It started around 9:30 p.m. on Tuesday night.
A loud banging echoed outside, followed by a cacophony of similar booms.
“What the hell is that?”
Sam and I looked at each other at almost the exact same moment and asked the question.
For the next 15 minutes or so, the incessant, mysterious booming continued on outside from an unknown origin.
I did what any sensible person would do to investigate; I opened up Nextdoor.
And sure enough, the first post on my feed was people asking the same question: “What the hell is that?”
Turns out, members of the Greensboro Country Club decided to set off a bunch of fireworks to celebrate who knows what way after dark had fallen on the city. On a Tuesday night. In the middle of December.
One of my neighbors, who also obviously heard the noise, messaged me to ask if I knew what was going on. She told me that her husband, who was a combat veteran, was shaken.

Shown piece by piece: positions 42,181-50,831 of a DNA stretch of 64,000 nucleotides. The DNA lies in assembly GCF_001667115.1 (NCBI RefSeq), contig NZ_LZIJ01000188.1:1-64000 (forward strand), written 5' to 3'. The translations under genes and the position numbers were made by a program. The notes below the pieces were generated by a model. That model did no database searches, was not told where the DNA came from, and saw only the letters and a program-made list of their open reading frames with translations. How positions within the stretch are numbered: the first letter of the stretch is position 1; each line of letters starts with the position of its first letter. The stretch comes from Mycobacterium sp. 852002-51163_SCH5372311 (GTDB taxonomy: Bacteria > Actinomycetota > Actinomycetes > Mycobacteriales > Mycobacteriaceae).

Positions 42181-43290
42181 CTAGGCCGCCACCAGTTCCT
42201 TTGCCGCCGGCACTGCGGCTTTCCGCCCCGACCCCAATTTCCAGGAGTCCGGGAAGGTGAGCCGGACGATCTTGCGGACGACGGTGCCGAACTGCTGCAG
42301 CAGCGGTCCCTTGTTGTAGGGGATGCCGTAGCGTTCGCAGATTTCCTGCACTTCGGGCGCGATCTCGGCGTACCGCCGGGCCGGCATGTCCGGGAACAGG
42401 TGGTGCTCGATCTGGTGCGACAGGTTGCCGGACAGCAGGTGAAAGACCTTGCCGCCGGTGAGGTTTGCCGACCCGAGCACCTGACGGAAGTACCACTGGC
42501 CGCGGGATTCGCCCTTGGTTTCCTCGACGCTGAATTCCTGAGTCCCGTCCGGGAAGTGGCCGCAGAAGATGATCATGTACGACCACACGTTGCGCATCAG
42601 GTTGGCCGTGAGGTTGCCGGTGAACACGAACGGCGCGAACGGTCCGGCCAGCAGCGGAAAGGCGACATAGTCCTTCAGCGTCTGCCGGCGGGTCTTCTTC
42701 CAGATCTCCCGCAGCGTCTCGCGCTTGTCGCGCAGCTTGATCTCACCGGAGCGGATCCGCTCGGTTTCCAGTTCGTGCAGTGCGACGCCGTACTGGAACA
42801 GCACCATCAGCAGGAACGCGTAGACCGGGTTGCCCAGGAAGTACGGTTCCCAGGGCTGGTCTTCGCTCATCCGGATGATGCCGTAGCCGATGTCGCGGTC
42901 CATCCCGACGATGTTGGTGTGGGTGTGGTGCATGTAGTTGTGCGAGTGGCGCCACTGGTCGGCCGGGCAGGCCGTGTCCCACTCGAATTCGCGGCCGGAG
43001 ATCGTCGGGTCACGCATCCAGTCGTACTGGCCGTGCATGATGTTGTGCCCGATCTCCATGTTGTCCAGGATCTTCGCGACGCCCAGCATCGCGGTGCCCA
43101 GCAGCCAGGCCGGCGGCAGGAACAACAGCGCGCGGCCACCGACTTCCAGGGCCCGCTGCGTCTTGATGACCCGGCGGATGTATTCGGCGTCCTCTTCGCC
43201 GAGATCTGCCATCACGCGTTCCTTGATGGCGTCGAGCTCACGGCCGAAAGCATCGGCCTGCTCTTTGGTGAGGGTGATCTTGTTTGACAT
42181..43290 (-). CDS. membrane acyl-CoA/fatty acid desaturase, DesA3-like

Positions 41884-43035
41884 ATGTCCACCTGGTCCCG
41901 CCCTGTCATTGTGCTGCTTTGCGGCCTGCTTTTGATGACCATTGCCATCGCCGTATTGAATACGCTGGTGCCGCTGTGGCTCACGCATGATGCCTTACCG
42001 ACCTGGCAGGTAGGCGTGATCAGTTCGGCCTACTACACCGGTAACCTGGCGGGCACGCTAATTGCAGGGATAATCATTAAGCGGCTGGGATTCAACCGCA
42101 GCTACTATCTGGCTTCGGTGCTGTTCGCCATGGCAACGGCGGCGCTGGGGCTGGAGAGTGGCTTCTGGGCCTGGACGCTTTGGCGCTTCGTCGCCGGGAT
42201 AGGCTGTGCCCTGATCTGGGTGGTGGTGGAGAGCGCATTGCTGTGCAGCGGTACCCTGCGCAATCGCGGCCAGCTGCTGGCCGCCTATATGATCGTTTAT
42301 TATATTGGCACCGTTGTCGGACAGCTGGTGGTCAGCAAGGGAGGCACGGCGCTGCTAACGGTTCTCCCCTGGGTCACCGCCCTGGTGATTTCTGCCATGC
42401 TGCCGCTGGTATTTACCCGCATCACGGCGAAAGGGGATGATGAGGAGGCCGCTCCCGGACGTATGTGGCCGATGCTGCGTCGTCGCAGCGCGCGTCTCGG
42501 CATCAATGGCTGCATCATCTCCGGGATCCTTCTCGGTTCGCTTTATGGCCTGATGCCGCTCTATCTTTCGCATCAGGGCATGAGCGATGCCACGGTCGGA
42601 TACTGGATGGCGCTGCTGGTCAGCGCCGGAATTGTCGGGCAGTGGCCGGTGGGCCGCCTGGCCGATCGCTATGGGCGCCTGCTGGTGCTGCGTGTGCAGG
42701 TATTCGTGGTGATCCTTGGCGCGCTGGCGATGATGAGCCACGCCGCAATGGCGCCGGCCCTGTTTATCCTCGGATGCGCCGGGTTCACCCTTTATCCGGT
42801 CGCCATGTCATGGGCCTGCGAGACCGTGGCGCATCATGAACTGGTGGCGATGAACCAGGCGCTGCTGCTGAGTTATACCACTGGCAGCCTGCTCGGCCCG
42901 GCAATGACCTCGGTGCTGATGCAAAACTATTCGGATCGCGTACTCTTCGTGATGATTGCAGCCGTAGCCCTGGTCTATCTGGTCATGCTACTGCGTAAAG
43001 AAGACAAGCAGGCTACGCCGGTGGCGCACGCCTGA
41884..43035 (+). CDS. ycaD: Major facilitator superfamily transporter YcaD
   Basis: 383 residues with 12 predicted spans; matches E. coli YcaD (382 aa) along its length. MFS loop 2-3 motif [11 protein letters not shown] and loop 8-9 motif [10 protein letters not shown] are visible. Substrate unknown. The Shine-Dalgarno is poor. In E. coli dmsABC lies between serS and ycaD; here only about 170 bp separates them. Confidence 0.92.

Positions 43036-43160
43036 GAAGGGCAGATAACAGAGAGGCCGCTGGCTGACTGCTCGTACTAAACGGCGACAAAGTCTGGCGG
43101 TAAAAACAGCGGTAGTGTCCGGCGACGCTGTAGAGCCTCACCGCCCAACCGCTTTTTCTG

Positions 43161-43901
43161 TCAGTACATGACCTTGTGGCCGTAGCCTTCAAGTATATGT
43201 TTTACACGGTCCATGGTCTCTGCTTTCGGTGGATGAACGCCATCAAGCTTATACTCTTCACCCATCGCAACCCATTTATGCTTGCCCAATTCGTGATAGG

Of course he was.
Who the hell would expect fireworks to go off on a random weeknight in the middle of the winter? Who thought this was a good idea?
I’ll tell you who: Rich folks who have no care or consideration for other people’s peace of mind; it reeks of privilege.
Oh! Who cares if it’ll be loud? Who cares if no one is expecting it? Who cares if it upsets children, veterans, pets, the unhoused, literally anyone within a 10-mile radius?
Comments on my Facebook noted that someone who was outside of Grandover — Grandover! — more than 13 miles away said they heard the noise.
Two people said that the sound woke up their kids.
But who cares?
We wanted to celebrate! Why should that matter when we, the members of the prestigious country club, the admiration of the city, the adored in the community, want to set off a few measly explosives on a Tuesday night. Who’s to say we can’t?
No matter that people thought it was gunshots, or maybe worse.
Instead they thought it was fine to cause so many people unrest, and at worst, PTSD.
Maybe, the next time you’re thinking about setting off fireworks for 20-plus minutes on a Tuesday night, don’t.
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